April 6th, 2020

Words by Amber Anderson · Illustration by Elly Malone

I spent my whole childhood preparing for the end of the world.


It’s always been “the end of the world,” for me. I had a weird childhood, as many of us did, but I believe mine quite specifically set me up for coping with something like, say, a global pandemic. Ever since I can remember, my mum told me the end of life as we knew it was drawing ever closer. Specifically which apocalypse depended on the belief system she subscribed to that year. When I was four, we got wrapped up in a Mormon sect in Utah and had to escape with only our passports and the clothes on our backs. 


When I was five, she said we had to prepare for the end of days; Jesus was coming back and that only 144,000 people would be saved. Terrified and determined to be one of the lucky ones, I quickly set about making a bed for Jesus on my bedroom floor using old blankets. I found him a bowl of fruit and a basin of water he could use to wash his feet. It sounds comical, but I was five. I believed in The End of the World as solemnly as I believed in my own name.

A year later, my mum became extremely fanatical about preparing for life without technology, medicine and food supply, upon the arrival of Y2K, or The Millennium Bug. We became semi famous as “The Millennium Bug Family,” for moving to a tiny farmhouse without central heating in the highlands of Scotland to escape the impending catastrophe. We appeared on the Richard & Judy show to discuss stockpiling. The press followed us to Scotland and shot us “surviving in situ,” surrounded by piles of wood for chopping and gigantic bags of rice. I remember going to sleep on New Year's Eve, emotionally prepared for the worst. I also remember waking up on New Year's Day, 2000, to the biggest existential anticlimax you could ever imagine.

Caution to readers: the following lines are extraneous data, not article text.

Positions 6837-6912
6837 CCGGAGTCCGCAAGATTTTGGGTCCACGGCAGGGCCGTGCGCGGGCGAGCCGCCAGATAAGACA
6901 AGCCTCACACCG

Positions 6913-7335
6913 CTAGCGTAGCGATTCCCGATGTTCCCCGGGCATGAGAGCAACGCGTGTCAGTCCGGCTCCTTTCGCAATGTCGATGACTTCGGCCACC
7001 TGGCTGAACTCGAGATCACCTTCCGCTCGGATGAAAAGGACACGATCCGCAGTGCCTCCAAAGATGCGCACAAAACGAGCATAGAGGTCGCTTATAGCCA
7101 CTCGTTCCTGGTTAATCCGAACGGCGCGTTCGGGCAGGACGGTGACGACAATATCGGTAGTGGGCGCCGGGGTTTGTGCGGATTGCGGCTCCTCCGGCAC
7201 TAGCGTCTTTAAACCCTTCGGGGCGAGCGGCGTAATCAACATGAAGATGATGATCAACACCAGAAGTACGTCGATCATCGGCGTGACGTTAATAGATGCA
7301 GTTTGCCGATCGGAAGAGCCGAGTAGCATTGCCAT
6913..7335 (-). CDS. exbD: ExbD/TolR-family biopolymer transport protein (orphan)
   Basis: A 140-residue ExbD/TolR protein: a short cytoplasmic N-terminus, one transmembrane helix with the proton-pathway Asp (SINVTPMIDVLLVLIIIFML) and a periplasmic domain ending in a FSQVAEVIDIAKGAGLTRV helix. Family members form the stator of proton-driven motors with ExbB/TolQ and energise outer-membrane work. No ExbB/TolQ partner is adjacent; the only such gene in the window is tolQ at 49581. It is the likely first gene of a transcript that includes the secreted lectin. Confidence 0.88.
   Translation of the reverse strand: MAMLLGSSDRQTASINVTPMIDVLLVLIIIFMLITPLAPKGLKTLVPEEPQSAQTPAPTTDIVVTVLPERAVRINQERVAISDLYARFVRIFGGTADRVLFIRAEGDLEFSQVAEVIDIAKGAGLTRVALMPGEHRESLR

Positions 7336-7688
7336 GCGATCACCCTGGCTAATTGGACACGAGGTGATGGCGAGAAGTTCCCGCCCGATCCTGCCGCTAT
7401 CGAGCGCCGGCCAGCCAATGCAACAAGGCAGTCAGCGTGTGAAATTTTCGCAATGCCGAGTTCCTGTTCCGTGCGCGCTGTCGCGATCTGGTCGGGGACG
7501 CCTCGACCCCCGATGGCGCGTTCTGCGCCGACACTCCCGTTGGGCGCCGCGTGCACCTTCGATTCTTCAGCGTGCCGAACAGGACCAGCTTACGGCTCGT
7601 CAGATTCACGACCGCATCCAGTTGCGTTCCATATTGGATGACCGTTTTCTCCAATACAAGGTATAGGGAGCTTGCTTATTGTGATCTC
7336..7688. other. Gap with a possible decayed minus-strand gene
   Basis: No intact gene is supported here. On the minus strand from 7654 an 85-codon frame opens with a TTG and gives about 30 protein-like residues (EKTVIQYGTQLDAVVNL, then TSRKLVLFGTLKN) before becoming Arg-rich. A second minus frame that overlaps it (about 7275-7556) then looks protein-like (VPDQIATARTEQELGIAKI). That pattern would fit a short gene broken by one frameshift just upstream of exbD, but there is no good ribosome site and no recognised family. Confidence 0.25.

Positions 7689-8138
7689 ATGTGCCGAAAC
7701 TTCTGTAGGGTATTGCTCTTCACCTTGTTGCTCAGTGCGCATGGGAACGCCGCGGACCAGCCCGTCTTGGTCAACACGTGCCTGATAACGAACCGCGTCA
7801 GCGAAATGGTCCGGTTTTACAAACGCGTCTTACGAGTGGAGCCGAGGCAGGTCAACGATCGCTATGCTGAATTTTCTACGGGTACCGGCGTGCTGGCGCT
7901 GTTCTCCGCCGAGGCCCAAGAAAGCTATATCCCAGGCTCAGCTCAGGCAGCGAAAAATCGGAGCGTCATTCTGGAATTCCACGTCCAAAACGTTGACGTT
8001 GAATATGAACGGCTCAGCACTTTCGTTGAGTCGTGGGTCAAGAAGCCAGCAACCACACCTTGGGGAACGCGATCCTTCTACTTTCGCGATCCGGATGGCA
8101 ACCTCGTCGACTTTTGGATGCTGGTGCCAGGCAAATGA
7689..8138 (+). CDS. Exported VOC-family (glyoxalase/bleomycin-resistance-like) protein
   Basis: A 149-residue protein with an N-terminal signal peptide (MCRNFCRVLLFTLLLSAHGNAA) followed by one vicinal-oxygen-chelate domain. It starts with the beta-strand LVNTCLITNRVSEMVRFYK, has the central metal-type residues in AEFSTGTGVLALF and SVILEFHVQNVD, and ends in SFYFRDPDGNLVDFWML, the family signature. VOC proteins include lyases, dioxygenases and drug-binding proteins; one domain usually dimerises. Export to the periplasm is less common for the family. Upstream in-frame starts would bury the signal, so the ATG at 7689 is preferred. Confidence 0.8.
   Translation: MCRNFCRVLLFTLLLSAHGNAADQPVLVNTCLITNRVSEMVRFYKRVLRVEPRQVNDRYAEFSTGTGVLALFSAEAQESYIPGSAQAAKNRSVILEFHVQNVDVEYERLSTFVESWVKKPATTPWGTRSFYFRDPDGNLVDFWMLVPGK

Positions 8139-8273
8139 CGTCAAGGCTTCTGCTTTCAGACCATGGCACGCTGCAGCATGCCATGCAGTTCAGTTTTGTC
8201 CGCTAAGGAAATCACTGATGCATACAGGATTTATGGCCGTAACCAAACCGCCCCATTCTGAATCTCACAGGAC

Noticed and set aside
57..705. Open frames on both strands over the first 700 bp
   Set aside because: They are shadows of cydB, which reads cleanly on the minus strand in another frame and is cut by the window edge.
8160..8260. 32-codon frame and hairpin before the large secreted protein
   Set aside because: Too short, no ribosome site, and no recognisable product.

It’s no surprise that I grew up with an anxious brain: one that automatically catastrophises, that hates surprises, that likes to be “prepared for anything" all the time, especially when there’s actually nothing to worry about. 

My shadow has manifested psychically in the form of panic disorder, PTSD and depression (a fun mix), and, in my opinion, the most terrifying and crazy-making trauma symptom: derealisation and depersonalisation that can last for months at a time. I’ve been on a slow and imperfect journey over the past seven years to make peace with it, to learn what I need to feel safe and how to give it to myself. It’s not easy for any of us, but it’s just about the most worthwhile pursuit anyone can make, I think. To put your money where your mind is and learn the art of self-responsibility and of relinquishing victimhood. Of finding the meaning in the trauma and illuminating new purpose. And I’m pretty good now. I can sit still and not fixate on my heart beat or on the strange, constant pain in my left arm. This might sound basic, but it is one of my greatest achievements. 

My mum, obviously, called this pandemic about two months before anybody else did. She stockpiled, she posted me a set of keys to her house in case I needed to “escape” London, and the night we celebrated my new film’s release, she gave me a “present” of a “Corona Virus Kit,” containing surgical gloves, masks, and colloidal silver. 

I adore my mum (I really do), but my first thought was “Fuck you.” It was massively triggering. My shadow felt a little bit darker and heavier. I thought, “I won’t let you make me scared again.” The idea that she might be right this time was overwhelming and infuriating. I’ve lived through my fair share of ends-of-the-world and was determined that life would carry on as normal. I joked with my brother about Mum’s paranoia, tried to soothe my inner child and carried on drinking red wine in the pub with my friends.